Gasoline demand will be closely watched because the recovery in gasoline demand will plateau until the U.S. economy improves. Brent crude futures were down 37 cents, or 0.9%, at $42.77 a barrel as of 00.42 GMT, and U.S. West Texas Intermediate (WTI) crude futures fell 34 cents, or 0.8%, to $40.31 a barrel. Both benchmarks rose more than 2% on Thursday, buoyed by the surge in U.S. jobs and a fall in U.S. crude inventories. For the week, Brent is up 4.3% and WTI is up 5.6%. Increases in the daily cases of the coronavirus, however, globally and in the United States pressured prices.
Signs of economic recovery and a drop in supply after a record supply cut by the Organization of the Petroleum Exporting Countries and allies have helped Brent more than double from a 21-year low below $16 reached in April. Boosting recovery hopes, China’s services sector expanded at the fastest pace in over a decade in June.
As the decision came to ban 59 Chinese apps by the Government of India, this made a positive outlook for the Indian apps and precisely the substitutes for the Chinese apps that were banned. This made investors look at the home-grown social content platforms to invest in. TikTok being the major app that was banned, its alternative MitronTv raised Rs. 2 crores in seed funding this week from venture capital firm 3one4 Capital and LetsVenture, Share-Chat, which competes with the banned Chinese app Helo, is looking to raise $100 million, and is in discussion with the prospective investors.
Investors believe that though the ban has been imposed on apps, it is uncertain that it’ll be a temporary ban or a permanent one. The space that has been vacated by Tiktok will see a scramble for accessing the market share. Some large sources such as Youtube, Instagram, and Indian startups will see this accrual to themselves. This will bring advertising revenues to them as well in greater amounts which will no doubt raise the valuations. Investors also take into account the challenges around technology, product talent, and capital investments, which are required to scale these social platforms.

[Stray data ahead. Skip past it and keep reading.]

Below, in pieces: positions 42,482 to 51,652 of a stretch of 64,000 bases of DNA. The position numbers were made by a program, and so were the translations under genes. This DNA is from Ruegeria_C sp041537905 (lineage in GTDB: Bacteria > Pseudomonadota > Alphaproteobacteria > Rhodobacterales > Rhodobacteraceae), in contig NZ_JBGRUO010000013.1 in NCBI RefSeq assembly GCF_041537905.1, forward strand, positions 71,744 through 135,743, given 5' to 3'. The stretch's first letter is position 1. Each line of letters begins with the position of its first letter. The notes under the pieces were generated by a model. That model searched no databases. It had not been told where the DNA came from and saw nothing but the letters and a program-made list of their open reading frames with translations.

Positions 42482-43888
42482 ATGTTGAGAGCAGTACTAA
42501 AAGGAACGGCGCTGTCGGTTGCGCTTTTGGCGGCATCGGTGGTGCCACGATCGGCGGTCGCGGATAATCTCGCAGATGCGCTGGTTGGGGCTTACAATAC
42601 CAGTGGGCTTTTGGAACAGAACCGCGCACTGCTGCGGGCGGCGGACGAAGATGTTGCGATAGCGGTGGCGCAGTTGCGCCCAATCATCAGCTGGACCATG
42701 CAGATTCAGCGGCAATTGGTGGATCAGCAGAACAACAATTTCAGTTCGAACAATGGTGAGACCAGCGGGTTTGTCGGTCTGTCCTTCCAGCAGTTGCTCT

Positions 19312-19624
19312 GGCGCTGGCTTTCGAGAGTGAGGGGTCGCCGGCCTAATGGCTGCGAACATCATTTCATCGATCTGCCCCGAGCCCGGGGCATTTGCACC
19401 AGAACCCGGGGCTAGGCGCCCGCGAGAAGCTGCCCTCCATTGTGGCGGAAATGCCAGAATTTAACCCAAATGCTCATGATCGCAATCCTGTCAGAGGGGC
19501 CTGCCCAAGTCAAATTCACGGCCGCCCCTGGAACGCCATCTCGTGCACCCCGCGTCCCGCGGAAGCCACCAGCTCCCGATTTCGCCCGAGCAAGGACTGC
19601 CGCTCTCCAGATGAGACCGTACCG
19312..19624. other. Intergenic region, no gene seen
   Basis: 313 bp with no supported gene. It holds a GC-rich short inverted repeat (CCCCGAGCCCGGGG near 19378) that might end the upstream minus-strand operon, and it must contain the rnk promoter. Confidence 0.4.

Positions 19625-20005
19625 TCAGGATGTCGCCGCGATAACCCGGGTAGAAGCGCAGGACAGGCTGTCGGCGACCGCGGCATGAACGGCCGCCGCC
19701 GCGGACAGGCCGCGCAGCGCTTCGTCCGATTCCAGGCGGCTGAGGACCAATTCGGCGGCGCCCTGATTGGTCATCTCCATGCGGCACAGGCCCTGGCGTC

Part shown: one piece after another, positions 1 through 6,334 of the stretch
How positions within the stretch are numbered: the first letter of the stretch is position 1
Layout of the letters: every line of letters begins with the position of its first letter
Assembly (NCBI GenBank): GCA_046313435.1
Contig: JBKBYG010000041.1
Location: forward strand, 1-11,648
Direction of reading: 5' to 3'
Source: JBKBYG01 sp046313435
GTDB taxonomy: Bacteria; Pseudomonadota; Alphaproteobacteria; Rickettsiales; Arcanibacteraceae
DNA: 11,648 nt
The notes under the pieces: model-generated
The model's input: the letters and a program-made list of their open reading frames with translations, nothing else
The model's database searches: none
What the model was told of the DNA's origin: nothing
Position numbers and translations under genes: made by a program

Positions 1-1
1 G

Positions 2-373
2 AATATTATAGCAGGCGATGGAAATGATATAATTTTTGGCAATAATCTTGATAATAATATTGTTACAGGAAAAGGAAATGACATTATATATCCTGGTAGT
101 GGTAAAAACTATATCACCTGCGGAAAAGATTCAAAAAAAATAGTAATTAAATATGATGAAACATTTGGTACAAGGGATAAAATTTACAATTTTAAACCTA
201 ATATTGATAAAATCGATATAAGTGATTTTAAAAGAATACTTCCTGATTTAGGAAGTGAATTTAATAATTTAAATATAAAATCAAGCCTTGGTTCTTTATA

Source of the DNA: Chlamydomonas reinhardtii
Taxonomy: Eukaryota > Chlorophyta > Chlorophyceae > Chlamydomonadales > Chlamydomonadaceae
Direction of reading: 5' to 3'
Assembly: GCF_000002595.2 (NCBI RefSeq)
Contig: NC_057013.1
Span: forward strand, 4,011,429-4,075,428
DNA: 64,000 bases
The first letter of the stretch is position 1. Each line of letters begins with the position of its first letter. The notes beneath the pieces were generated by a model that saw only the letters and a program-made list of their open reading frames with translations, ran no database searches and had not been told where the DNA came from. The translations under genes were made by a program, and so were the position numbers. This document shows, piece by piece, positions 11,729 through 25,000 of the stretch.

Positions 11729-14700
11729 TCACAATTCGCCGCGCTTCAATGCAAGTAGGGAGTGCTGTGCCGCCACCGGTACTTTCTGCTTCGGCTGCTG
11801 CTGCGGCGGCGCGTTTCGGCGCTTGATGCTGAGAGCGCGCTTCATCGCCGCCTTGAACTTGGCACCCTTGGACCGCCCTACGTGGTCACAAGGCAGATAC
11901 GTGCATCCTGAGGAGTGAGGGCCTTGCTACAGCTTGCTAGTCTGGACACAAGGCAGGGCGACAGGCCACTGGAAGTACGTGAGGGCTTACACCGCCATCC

In 2018, Indian venture capitals did make investments in Indian social media platforms. Some of them ended up burning their hands in the process. Investors believe social content constantly requires large investments to scale, which domestic investors may be unwilling to do. Also when it comes to products, Indian content apps weren’t so technologically advanced to compete with the Chinese platforms. These apps need to look at serious innovation.
Overall there is a need for govt. to support these main apps and also these apps now have the biggest opportunity to outshine in their domain now as their competitor has been stacked out. The interface and the app quality can be improved by investing some money and this investment is going to turn into gold in the future.
China has crushed the autonomy of Hong Kong and thrown the city’s future at a financial risk. This could give Mumbai the opportunity to emerge as Asia’s next money capital.
Hong Kong’s independence lags behind when Beijing imposed a harsh security law on 30 June that threatens to suspend free speech and punish anyone whose action falls against the Chinese state. For a long time, there had been signs that it would not honour its commitment to preserving the democratic freedoms of Hong Kong’s residents, a 50-year pledge made in 1997 when it got the territory back from the UK.